|At Emily Dickinson’s House|
I’ve done some cool literary stuff this month–visited Emily Dickinson’s house in Amherst, Massachusetts and made the pilgrimage to Willa Cather’s grave in Jaffrey, New Hampshire. I can’t believe I haven’t blogged about these two adventures yet, but I will for sure in April. I’m also behind on book reviews. However, to make excuses, we did have out-of-town guests one week and then spent a week in Chicago. Adventures AND family & friends . . . can’t live without ’em!
March 27-30 was to be spent doing some focused work on my blog for Bloggiesta. A bit of spring cleaning, a bit of catching up, a bit of connecting with other bloggers.
The first day I revised my “Book Index” page, which I had taken down last year. The link is back up there on the navigation bar it you’d like to check it out. What do you think?
On the second day I started several drafts of posts.
But then we went out and bought a new canoe and all of my blogging plans were sunk. Ah, life! To be honest, I’ll take a canoe over a blog any day.
I did manage to participate in two Twitter chats and that was pretty groovy. I am in awe of my fellow bloggers–their talent, their commitment, their willingness to share. What a big-hearted group. Thank you all for making this such a fun hobby!
From January 1st to April 1st, I was dared to read only books I already owned.
I have survived the dare! Thank you, James, for putting it out there.
So far this year I’ve read
nine ten books and I’m happy to say only two three weren’t in my possession on Dec 31st of last year (two were review copies):
- The Count of Monte Cristo, Dumas
- Goodbye to Berlin, Isherwood
- Orange is the New Black, Kerman
- The Woman in White, Collins
- Hope Street, Jerusalem, Makler (review copy)
- Let’s Take the Long Way Home, Caldwell
- Taking My Life, Rule
- Louisa May Alcott, Cheever
- The Collector of Dying Breaths, Rose (review copy)
- Birds of Connecticut, Tekiela
Make no mistake, I have been buying books throughout Q1–in fact, I went on two book buying binges, mainly at used stores. As for the library, it was hard not to leave the place with my usual stack of impulse books (I did check out a few reference books). I must confess that I bought a copy of MFA vs. NYC in Chicago and started reading it, but when I realized what I was doing I stopped.
Oh, hell. I just realized I read a bird book that I bought in March. Oh well. It was small. Make that 10, not 9 books read.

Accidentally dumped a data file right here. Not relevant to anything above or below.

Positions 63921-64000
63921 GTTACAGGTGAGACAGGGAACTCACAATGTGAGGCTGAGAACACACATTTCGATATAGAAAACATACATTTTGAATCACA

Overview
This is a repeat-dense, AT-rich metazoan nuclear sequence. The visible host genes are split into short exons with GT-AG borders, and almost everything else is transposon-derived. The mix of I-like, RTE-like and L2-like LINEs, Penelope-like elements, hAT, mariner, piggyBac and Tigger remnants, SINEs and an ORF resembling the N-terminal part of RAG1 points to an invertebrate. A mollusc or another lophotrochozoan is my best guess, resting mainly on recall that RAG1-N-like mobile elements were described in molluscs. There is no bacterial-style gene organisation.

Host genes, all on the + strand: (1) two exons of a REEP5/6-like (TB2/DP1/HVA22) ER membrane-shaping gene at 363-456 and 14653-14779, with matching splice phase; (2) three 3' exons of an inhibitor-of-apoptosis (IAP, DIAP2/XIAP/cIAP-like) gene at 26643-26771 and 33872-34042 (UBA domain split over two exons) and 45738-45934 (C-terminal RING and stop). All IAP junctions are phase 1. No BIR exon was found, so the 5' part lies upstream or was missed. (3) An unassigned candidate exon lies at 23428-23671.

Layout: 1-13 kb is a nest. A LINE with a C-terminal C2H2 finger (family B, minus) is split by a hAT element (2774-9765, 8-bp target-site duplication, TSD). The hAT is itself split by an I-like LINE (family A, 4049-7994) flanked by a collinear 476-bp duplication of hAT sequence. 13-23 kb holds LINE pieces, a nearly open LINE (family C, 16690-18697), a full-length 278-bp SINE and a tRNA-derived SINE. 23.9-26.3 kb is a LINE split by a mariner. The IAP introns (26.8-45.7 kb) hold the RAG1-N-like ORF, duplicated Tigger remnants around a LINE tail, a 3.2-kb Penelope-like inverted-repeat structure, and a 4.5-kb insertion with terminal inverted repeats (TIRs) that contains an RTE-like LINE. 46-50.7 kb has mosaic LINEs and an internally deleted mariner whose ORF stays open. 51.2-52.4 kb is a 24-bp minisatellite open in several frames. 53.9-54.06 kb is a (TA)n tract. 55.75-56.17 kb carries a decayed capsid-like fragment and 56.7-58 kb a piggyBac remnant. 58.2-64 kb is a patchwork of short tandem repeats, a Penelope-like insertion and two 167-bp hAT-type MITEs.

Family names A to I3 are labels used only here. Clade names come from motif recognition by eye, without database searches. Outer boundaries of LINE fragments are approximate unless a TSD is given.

For the rest of 2014 I plan on continuing to read books I already own. I will check books out of the library. And, sure, I’ll buy a book here and there. For example, Nevada Barr’s new release, which is out today! More likely, I’ll trade-in books at the Book Barn in Niantic, but my priority will to read books I own. What a concept.
Currently I’m reading Suite Francaise by Irene Nemirovsky, which was one of the last books I purchased at Borders, so that means I’ve owned it since September 2011. It’s also my Classics Club Spin book, which I probably will not finish by April 2nd, tomorrow, but I’m loving it so far.
And Ready When You Are, C.B. has a new blog, check it out: jamesreadsbooks.com.
What is it? From the website: “It’s sort of a reading challenge, only everyone participates at the same time. For 24 hours, we read books, post in our blogs about our reading, and visit other readers’ blogs. We also participate in mini-challenges throughout the day and win prizes.“
This will be my first time doing Dewey. I’m knocking around ideas about what books I’ll read, if I’ll focus on a theme or genre, etc. I’ve never read for 24 hours, not even when I was in grad school. This should be interesting! Any advice?
I don’t have any special plans for National Poetry Month, other than reading more poetry than I usually do, which won’t be hard as I hardly read poetry, which is a shame. Perhaps I’ll try to read a poem a day. I have some books of poetry on my shelves, Oh, I know, I could read Willa Cather’s poems. There are 37 of her poems in the Library of America volume that contains her poetry. I can handle that. Will let you know how it goes.